I'm sorry if you feel I'm being tough on you. I think a lot of people foolishly rush into law school with rose-colored glasses on and then end up in awful financial situations wishing they had heeded warnings.



Its alright! I guess I will just have to prep as much as I can before Dec 6th, and then see where it goes from there. Thanks for your help.

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Ron Don Volante
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Re: How to write a Successful Addendum for low LSAT scores

Postby Ron Don Volante » Tue Nov 25, 2014 8:25 pm

what level of undergrad are we talking about here

BigZuck
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Re: How to write a Successful Addendum for low LSAT scores

Postby BigZuck » Tue Nov 25, 2014 8:37 pm

If you can't get over whatever your issue is with standardized tests you'll never pass the bar. Gotta figure that stuff out now.

bpeck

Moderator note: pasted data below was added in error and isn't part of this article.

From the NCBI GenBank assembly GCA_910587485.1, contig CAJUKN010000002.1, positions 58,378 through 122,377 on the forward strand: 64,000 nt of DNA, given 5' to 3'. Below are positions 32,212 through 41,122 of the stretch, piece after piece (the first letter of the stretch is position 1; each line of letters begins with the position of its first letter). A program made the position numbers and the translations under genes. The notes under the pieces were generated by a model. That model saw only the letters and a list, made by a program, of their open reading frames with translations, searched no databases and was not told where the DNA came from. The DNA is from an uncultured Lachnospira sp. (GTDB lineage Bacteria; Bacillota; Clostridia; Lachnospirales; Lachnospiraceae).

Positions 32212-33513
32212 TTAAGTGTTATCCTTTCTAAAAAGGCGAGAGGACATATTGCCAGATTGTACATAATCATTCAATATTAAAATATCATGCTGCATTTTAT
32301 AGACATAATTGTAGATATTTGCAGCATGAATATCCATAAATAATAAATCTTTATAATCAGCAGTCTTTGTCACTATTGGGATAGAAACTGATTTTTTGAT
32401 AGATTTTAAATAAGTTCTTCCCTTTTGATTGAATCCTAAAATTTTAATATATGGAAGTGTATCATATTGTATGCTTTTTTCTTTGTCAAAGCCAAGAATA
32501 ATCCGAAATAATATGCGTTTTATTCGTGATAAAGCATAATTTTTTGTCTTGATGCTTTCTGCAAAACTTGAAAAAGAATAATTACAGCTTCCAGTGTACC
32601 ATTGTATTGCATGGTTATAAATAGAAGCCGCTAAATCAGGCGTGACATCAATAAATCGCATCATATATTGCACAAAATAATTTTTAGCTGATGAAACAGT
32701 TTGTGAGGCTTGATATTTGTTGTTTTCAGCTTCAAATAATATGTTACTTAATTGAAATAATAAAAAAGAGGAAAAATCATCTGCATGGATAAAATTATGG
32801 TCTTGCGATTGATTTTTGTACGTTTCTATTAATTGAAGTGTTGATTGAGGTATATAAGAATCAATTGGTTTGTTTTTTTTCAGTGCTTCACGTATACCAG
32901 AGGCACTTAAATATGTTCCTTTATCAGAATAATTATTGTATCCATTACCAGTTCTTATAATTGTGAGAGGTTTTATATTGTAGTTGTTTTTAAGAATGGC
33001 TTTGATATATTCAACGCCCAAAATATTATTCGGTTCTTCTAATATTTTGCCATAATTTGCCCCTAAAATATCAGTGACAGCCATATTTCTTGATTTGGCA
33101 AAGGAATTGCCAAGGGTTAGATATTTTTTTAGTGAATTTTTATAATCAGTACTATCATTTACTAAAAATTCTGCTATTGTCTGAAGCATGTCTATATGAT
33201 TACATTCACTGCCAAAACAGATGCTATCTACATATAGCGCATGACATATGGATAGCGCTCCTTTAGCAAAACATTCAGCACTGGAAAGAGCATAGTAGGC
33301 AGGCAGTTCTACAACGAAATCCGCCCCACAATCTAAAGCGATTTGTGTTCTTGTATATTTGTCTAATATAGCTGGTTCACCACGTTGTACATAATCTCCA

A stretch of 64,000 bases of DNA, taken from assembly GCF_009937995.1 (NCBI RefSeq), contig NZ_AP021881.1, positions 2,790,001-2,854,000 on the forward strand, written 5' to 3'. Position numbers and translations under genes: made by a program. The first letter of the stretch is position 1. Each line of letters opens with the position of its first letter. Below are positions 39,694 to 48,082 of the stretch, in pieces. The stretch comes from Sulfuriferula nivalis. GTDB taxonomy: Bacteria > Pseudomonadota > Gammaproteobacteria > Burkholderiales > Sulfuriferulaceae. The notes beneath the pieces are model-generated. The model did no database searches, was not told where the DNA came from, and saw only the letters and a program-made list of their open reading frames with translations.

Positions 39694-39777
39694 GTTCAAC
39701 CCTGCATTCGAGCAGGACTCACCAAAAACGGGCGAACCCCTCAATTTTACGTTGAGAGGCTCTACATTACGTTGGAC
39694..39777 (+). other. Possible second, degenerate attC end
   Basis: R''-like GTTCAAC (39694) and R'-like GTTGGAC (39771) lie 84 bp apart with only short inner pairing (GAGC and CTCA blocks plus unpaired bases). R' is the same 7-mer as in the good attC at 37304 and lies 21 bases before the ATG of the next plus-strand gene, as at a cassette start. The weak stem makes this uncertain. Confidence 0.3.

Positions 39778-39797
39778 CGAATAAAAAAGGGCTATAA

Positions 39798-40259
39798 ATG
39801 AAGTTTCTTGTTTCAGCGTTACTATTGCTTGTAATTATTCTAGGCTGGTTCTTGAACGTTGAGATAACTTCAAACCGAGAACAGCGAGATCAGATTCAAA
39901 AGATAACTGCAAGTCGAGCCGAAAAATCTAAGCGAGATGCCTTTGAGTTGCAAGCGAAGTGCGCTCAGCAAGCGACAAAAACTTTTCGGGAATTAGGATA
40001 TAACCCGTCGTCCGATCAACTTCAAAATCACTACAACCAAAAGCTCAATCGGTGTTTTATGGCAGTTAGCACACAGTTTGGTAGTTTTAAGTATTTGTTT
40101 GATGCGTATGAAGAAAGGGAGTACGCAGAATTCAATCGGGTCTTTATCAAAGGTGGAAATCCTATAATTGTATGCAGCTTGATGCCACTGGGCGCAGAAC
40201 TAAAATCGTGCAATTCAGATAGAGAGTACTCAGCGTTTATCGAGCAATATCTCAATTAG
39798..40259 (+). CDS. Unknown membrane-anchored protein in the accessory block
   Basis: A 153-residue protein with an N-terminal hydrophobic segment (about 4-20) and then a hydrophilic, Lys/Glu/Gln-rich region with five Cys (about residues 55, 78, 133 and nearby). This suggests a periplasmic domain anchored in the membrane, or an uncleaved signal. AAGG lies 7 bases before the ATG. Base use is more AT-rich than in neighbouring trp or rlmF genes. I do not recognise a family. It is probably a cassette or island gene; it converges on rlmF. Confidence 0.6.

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Re: How to write a Successful Addendum for low LSAT scores

Postby bpeck » Tue Nov 25, 2014 8:59 pm

Ron Don Volante wrote:what level of undergrad are we talking about here


I'm not quite sure what I understand what you meant by "level," do you mean the level of the institution? I go to a private school in a city in the Northeast (not Boston).

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nlee10
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Re: How to write a Successful Addendum for low LSAT scores

Postby nlee10 » Tue Nov 25, 2014 9:05 pm

bpeck wrote:
Ron Don Volante wrote:what level of undergrad are we talking about here


I'm not quite sure what I understand what you meant by "level," do you mean the level of the institution? I go to a private school in a city in the Northeast (not Boston).


If you're still in undergrad, take as many classes as you can.

bpeck
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Re: How to write a Successful Addendum for low LSAT scores

Postby bpeck » Tue Nov 25, 2014 9:07 pm

nlee10 wrote:
bpeck wrote:
Ron Don Volante wrote:what level of undergrad are we talking about here


I'm not quite sure what I understand what you meant by "level," do you mean the level of the institution? I go to a private school in a city in the Northeast (not Boston).


If you're still in undergrad, take as many classes as you can.



Do you think its a good idea to submit applications and then submit new grades for the fall semester while its still being reviewed?